What you write is giving the impression there are jobs galore, and those not taking them are just lazy layabouts. Can’t you in your Westminster Ivory Tower see how insulting this is to people who have put in application after application and got nowhere, and are now finding there aren’t even any applications to put in as there aren’t ANY of their sort of job going any more? These are people – friends and family – who in the past had no problem moving from job to job, they are NOT lazy people exploiting the benefits system as you seem to imply.

  • Peter Sutton 5th Jan '11 - 1:06am

    @Stephen Lloyd MP

    I will ignore the fact that you ignored my points and basically shrugged off criticism of the disgusting way in which this government, and governments before, are treating the sick and disabled. You and your Tory partners are letting the media and the public label the disabled as scroungers and a burden on “hard-working” taxpayers. Do you not see how this can affect disabled people? Do you not believe that we are people, too, and deserve to be treated like human beings?

    I would, however, like to point your attention to this article:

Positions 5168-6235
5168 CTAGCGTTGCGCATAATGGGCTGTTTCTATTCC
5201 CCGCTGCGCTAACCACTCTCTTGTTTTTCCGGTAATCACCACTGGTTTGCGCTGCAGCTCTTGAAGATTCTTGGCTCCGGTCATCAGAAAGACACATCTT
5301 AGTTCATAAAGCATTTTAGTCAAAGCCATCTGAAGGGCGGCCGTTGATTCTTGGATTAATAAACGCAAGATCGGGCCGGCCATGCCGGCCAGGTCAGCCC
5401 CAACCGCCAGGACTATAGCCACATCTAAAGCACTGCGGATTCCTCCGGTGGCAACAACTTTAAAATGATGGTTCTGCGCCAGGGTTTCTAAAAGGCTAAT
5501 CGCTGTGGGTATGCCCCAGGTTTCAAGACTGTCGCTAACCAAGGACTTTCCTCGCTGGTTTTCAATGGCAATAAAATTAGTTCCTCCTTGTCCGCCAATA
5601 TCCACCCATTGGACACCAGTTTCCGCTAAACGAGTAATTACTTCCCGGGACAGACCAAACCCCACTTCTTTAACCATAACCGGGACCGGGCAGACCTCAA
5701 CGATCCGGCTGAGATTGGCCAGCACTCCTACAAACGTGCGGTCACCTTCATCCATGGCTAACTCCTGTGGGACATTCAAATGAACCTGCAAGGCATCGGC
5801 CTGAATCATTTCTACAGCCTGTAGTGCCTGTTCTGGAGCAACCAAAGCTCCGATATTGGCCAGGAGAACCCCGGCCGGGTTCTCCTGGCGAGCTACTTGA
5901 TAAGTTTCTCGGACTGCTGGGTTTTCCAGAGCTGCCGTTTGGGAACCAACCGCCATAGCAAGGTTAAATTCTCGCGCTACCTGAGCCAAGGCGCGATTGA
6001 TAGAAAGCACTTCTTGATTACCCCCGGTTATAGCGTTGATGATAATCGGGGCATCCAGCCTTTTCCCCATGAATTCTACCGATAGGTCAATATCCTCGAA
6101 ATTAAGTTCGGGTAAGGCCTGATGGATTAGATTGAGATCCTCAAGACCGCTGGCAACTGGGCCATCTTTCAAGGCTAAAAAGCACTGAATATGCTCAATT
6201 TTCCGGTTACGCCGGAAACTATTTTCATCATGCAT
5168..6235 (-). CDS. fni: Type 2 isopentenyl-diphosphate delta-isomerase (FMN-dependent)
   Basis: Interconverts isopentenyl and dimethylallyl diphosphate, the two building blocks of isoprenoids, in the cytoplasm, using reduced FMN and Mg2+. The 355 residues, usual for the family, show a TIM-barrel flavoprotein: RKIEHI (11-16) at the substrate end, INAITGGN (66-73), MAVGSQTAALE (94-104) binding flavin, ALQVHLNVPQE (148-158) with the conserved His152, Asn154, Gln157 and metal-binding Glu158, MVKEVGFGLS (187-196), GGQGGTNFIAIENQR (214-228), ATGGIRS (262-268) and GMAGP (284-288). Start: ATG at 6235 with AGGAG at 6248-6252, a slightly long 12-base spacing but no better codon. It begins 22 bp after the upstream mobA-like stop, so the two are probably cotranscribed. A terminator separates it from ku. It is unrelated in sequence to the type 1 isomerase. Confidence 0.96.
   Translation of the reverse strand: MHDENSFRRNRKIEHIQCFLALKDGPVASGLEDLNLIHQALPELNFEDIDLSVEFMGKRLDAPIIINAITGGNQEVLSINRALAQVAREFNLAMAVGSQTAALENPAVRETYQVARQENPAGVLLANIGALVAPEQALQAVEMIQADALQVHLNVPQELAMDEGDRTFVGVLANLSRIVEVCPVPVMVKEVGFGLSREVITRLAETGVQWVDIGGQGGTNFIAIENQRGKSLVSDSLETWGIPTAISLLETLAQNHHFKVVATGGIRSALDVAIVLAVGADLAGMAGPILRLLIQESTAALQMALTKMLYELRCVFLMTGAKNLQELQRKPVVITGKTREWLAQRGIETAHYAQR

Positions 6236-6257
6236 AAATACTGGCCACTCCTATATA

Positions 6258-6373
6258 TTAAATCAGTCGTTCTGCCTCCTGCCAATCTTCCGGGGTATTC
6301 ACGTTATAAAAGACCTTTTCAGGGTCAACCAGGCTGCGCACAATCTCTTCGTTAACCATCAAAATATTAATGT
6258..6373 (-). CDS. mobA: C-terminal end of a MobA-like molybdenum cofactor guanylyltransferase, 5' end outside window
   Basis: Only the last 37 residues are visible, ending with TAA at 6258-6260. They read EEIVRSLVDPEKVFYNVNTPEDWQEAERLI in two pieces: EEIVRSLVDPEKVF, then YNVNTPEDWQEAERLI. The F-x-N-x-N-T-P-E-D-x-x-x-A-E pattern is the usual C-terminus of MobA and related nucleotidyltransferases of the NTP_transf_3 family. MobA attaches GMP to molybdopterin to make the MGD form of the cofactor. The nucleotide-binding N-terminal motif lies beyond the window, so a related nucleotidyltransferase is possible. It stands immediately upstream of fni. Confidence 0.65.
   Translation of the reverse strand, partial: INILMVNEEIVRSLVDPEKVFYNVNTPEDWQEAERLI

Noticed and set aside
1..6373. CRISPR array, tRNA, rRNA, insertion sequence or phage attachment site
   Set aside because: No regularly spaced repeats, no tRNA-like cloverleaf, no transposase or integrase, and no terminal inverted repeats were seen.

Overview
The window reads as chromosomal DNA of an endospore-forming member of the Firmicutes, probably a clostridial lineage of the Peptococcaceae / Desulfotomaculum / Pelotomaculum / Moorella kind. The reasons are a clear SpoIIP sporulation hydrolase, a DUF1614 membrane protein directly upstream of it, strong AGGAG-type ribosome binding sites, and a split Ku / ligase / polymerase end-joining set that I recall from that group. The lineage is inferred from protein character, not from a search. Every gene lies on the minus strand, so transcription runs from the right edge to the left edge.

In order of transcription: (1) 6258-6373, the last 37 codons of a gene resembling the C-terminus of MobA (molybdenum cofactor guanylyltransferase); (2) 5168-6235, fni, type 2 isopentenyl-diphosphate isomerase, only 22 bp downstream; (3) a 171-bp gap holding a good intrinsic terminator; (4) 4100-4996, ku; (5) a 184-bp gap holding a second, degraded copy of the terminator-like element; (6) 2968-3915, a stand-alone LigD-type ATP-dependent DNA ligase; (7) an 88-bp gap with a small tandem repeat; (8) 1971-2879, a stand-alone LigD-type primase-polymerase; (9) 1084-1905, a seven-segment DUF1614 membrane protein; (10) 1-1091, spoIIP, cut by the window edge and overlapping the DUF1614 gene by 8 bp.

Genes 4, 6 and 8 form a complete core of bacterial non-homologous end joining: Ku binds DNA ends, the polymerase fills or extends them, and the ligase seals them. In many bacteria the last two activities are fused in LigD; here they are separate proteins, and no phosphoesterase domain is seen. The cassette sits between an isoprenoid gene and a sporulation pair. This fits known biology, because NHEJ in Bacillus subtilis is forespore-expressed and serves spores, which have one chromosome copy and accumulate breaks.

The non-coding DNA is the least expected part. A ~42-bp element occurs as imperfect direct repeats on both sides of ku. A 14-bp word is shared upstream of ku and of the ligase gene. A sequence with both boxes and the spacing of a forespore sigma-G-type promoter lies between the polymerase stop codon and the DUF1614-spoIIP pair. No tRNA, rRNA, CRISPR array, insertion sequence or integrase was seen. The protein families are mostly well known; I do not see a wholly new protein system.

http://www.guardian.co.uk/politics/2011/jan/03/incapacity-benefit-compass-survey-dwp

    SIr, this article states that up to half a million genuinely eligible (ie., not “work-shy scroungers”) have been denied their benefits. As you say you have a vast knowledge of disability, I’m sure you can understand how such a stressful situation can adversely affect the health, mental or otherwise, of an ill or disabled claimant and even exacerbate their condition. Most appeals are won and it is becoming even more evident that ATOS are cruel and inhumane (not to mention arbitrary and inconsistent)and the entire system is not fit for purpose. You are failing the weakest people in society and calling it “progressive”. You are also ignoring the concerns of not only disabled people, but of many charities, medical experts and those who care for people like me.

    Sir, we are good people who have been affected negatively and do our best, every day, to live our lives to the best of our ability. We did not ask for our illnesses or disabilities and and most of us who are unable to work would give anything to be able to do what you take for granted. We voted for you because you promised to protect us. I don’t want to hear excuses about “compromise” and “coalition”; protecting the most vulnerable in society should always be a government’s top concern and a cross-party issue. Your party will never, ever receive another vote from me. And judging from the feelings most of my fellow disabled people, you won’t be receiving many from them, either.